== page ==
Day trade the market or day trade your stock and ignore the market?
What is your game plan if the market finally runs out of buyers?
It’s bound to happen, the situation with crude oil is too much for the general market to overcome. In my opinion we are about to collapse in a big way.
Day Trade for Today, or Know Your History?
Did you learn from 2007-08? Are you prepared with strict stop-loss orders? Are you ready to be in cash if you can’t find awesome risk/reward scenarios for new long positions?
Most day traders like to be “long.” We like to be buyers.
It’s easier to understand than short-selling and technically has defined risk (you know where zero is). If this is you, it’s time to get prepared. Great day traders look for new ideas regardless of existing positions. You should do the same.
Only plan day trades that match your strategy. It’s very tough to be profitable with spur of the moment ideas.
Always be assessing probabilities for your next move. Always be building if/then scenarios. Day trading is hard work. The stock market has been kind to investors the last 2 years. We aren’t investors. It’s time to make a trading plan for a bearish tape.
If you never need it, good for you.
The day trading community was littered with wealthy traders who went broke when the stock market turned down in April 2000. I personally witnessed dozens of day trader’s freeze while in long positions, waiting for a favor that came in March of 2003.
If you believe the market “always goes up” you are not a student of trading history.
Day Trade the Current Market with a Consistent Game Plan
What is your day trading plan with the $VIX at 13? Are you adjusting share size and stop-loss areas to compensate?
What about adjusting your list of stocks to trade? Are you losing money day trading a dead industry? What is your plan to adjust into a new list?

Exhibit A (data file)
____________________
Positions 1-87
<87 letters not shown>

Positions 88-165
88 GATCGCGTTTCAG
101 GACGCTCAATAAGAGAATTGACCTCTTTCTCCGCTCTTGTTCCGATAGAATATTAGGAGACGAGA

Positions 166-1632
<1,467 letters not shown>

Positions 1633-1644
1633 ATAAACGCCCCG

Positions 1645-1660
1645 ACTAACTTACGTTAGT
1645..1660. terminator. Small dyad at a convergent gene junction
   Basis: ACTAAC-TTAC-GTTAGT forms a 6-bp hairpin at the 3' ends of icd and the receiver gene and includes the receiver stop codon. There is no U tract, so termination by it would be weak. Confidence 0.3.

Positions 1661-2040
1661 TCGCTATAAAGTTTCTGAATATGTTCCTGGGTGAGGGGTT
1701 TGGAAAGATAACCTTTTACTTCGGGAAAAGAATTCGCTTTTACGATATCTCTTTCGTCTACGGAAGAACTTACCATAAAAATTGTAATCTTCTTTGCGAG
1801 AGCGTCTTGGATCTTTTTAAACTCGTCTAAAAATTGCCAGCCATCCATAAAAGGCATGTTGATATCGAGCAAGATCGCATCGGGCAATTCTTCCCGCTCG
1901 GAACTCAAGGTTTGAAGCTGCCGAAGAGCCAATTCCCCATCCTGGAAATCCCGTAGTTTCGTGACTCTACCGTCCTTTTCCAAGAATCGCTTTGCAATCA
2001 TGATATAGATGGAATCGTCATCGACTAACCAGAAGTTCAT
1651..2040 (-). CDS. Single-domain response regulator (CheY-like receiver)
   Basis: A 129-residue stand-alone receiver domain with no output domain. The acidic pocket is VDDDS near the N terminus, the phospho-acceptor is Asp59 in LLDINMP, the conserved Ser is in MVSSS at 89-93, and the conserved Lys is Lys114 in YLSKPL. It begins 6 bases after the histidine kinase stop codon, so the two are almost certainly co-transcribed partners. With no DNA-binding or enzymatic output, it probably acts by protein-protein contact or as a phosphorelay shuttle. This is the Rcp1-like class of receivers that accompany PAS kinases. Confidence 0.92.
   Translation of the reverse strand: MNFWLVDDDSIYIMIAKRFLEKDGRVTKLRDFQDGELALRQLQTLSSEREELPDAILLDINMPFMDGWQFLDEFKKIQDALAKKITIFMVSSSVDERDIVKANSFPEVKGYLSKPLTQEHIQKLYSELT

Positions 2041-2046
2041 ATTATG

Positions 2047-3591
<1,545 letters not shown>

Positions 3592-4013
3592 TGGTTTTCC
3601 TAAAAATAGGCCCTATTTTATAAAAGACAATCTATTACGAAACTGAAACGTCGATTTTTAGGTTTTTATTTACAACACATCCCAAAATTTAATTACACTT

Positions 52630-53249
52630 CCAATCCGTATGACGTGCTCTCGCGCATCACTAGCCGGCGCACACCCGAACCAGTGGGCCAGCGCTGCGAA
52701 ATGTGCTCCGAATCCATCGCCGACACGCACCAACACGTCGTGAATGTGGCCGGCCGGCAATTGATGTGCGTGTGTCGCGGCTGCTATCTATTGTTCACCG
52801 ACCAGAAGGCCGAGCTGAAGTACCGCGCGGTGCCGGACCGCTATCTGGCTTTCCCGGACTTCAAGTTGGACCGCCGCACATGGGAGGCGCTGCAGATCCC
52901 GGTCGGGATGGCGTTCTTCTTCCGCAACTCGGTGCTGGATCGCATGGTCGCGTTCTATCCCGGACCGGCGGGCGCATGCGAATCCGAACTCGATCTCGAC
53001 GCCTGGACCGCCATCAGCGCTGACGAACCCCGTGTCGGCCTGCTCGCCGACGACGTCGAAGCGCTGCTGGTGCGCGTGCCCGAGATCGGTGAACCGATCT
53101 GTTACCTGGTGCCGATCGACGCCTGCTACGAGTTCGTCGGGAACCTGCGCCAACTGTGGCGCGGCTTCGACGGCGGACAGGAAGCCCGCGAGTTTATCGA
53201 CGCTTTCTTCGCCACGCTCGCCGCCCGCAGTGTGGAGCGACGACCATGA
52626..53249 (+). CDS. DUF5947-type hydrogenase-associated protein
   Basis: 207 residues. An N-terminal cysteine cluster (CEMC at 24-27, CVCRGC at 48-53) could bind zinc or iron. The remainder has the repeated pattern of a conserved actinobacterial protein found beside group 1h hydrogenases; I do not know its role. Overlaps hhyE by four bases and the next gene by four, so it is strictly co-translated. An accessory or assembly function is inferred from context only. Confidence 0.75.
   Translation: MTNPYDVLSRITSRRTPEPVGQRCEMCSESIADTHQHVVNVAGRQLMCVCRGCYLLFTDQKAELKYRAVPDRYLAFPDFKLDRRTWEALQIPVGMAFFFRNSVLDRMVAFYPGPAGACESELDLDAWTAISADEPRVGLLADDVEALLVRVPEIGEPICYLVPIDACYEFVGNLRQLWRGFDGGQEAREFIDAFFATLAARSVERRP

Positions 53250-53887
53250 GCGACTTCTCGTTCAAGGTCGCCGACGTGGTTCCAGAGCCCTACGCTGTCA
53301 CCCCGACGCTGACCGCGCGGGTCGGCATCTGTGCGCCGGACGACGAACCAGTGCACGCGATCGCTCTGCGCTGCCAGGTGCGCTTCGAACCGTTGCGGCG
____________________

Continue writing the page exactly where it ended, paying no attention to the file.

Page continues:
What about stocks in the news? Can you handle a day trade in a stock with a news catalyst? The rewards can be great but the risk is just as big if you are slow to react.
The Chinese stocks are in play right now. How would you trade them?
Your best, next move, could be adding to an existing position or it could be initiating your first entry in a tiered structure. This is how hedge funds allocate money. They never open an entire position at once and neither should you. Not only does this method put tremendous pressure on you (to find the perfect entry), it is simply bad math.
You never want your full position unless a trade has started to move in the intended direction. There are old-school day traders that will tell you to initiate a full position as close to a definitive stop loss position as possible, but those are ideas from a different generation.
The days of a specialist, floor broker or pit trader as the dominant force handling retail orders are gone. The odds of your stop-loss being triggered near a significant number are great. This means you need to plan to enter a day trade in multiple positions.
Relative Strength and Relative Weakness
So what do you do, if selling pressure starts to overtake the buying? Do you change your plan and start to short-sell? Do you day trade the short-side or continue to look for longs?